Asian Indians have emerged as the fastest-growing ethnic group in the United States, growing seven times faster than the national average in the last decade.
Census 2010 data shows that the Asian Indian population ballooned 69 percent from 2000, to 2,843,391. Thus far, the Census Bureau has released Asian Indian data only for those who reported a single race. When multiracial Indians (those who reported multiple racial identities) are factored in the Asian Indian population will top 3.2 million, according to Little India analysis.
Nearly 12 percent of the Asian Indian population in the 2000 Census was multiracial.
Little India projects that the final count for the Asian Indian population, including multiracial Indians, will fall between 3.2 million to 3.3 million. The Indian population may well have touched 3.5 million, but an estimated 150,000 to 200,000 Indians returned to India in recent years after the U.S. economy was jolted by the global financial meltdown.
Indian population growth (69%) outpaced all the major racial groups by a significant margin, including Chinese (45%), who were the second-fastest growing, Asians as a group (43%), Hispanics (43%) African Americans (12%) and Whites, whose 6% growth rate fell below the national average of 10%.
California, New York and New Jersey retained their rankings as states with the largest Indian concentrations. Michigan fell several notches to lose its spot among the top 10 Indian states. Eight states recorded Indian populations in excess of 100,000, including, beside the top three, Texas, Illinois, Florida, Virginia and Pennsylvania.
Arkansas (157%) experienced the greatest growth in the Indian population between 2000 and 2010, but as it had a small starting base, its Indian population is under 8,000. It was followed by Washington (155%) and Arizona (145%). The Indian population doubled in seven other states in the past decade: Virginia, Georgia, North Carolina, Nevada, Delaware, New Hampshire and Utah.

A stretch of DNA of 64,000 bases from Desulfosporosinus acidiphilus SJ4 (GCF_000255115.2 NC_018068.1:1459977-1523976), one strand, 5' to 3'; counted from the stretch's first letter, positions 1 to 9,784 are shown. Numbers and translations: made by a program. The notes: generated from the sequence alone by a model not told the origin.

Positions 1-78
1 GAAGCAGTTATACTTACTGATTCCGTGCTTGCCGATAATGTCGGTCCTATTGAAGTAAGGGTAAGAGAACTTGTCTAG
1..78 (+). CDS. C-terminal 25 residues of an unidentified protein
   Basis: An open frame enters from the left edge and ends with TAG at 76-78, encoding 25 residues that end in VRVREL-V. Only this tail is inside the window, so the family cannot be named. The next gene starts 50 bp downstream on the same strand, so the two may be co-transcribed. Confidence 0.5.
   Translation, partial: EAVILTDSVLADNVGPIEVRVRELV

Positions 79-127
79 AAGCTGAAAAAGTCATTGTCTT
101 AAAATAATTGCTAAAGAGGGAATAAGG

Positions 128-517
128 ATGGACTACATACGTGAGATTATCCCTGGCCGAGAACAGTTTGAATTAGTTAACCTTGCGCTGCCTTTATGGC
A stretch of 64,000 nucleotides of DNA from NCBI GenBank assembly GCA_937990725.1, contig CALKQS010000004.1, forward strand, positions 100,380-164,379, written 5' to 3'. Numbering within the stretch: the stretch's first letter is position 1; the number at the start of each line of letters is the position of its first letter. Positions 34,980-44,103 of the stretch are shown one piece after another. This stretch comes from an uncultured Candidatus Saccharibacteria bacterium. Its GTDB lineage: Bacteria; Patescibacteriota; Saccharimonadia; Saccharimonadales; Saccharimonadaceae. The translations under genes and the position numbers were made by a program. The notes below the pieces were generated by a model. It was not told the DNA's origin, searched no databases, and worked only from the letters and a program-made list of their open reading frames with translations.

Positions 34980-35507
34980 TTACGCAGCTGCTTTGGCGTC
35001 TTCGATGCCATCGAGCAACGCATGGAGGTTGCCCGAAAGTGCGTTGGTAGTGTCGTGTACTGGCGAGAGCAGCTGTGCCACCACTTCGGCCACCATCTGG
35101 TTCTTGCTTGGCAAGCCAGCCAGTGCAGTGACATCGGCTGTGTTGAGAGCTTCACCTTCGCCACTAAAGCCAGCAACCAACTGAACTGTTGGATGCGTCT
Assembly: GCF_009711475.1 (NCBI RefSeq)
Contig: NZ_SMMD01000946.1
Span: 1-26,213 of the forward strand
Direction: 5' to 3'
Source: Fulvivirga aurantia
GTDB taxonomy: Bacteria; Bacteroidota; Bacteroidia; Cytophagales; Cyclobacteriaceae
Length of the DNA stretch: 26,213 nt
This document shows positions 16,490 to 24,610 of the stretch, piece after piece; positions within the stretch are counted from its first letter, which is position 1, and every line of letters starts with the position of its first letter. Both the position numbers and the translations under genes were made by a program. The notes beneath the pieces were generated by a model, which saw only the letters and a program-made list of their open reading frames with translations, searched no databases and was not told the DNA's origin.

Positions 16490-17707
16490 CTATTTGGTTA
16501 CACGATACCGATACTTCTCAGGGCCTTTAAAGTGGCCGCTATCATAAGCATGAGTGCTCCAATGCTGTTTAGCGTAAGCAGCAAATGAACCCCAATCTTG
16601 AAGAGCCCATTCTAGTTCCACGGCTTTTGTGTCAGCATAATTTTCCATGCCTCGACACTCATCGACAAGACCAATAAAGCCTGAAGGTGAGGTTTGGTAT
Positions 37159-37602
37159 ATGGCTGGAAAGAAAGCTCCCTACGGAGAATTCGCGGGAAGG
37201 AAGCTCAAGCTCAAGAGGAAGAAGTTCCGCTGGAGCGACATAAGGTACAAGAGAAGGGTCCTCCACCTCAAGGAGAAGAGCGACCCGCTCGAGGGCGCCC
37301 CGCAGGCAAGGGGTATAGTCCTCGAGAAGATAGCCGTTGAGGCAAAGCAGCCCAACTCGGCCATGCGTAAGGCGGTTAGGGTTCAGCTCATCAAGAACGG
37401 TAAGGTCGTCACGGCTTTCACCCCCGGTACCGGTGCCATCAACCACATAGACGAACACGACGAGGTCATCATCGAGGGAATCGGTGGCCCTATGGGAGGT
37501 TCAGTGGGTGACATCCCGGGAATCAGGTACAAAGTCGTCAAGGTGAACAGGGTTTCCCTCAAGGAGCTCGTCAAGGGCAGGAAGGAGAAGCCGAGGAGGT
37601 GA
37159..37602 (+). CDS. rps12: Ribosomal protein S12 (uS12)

New Jersey (3.3%) has the highest proportion of Asian Indians in the country, more than three times the national average of 0.9%. It is followed by New York (1.6%), Illinois (1.5%) and California (1.4%).
The New York metro (526,133) has by far the largest Indian concentration, accounting for nearly a fifth of the Asian Indian population in the United States. Five other metros recorded more than 100,000 Indians, including Chicago, Washington, D.C., Los Angeles, San Francisco, San Jose and Dallas. Yuba City, Calif., metro has the highest proportion of Indians (6.6%).
Three U.S. counties reported more than 100,000 Indians — Santa Clara, Calif., Queens, N.Y. and Middlesex, N.J. Nearly one in eight residents of Middlesex County is Indian, the highest proportion of any county in the country. Sutter County, Calif., is the only other county that is more than 10 percent Indian.
Among cities, New York has the largest Indian population in the United States, followed by San Jose, Fremont, Los Angeles and Chicago. However, the places with the highest proportion of Indians are Loudon Valley Estates, Va. (42%), and Iselin, N.J. (37%). Four of the five places with the highest proportion of Indians are in New Jersey, including Plainsboro Center, Ten Mile Run and Dayton. In all, Indians constitute at least 10 percent of the population in 78 areas, the vast plurality of them in New Jersey.
As the Indian population expands, the community’s political clout is being reflected in congressional districting data. New York’s Congressional District 6, covering Southeastern Queens, has both the largest number (55,411) and proportion (8.5%) of Indians. It is represented by Democrat Gregory W. Meeks, who coasted to victory in 2010 with nearly 88% of the vote. Meeks’ powerbase is African American and he has shown little interest or involvement in Asian Indian causes. Other Congressional districts with high Indian concentrations are California’s District 13, covering Alameda and Santa Clara countries, represented by Democrat Pete Stark and District 15, covering San Jose and Cupertino, represented by Democrat Mike Honda. Three of New Jersey’s Congressional districts, each covering parts of Middlesex County, have more than 6 percent Indian concentrations: District 12, represented by Democrat Rush Holt; District 7, represented by Republican Leonard Lance; and District 6, represented by Democrat Frank Pallone.
|Source: U.S. Census 2010|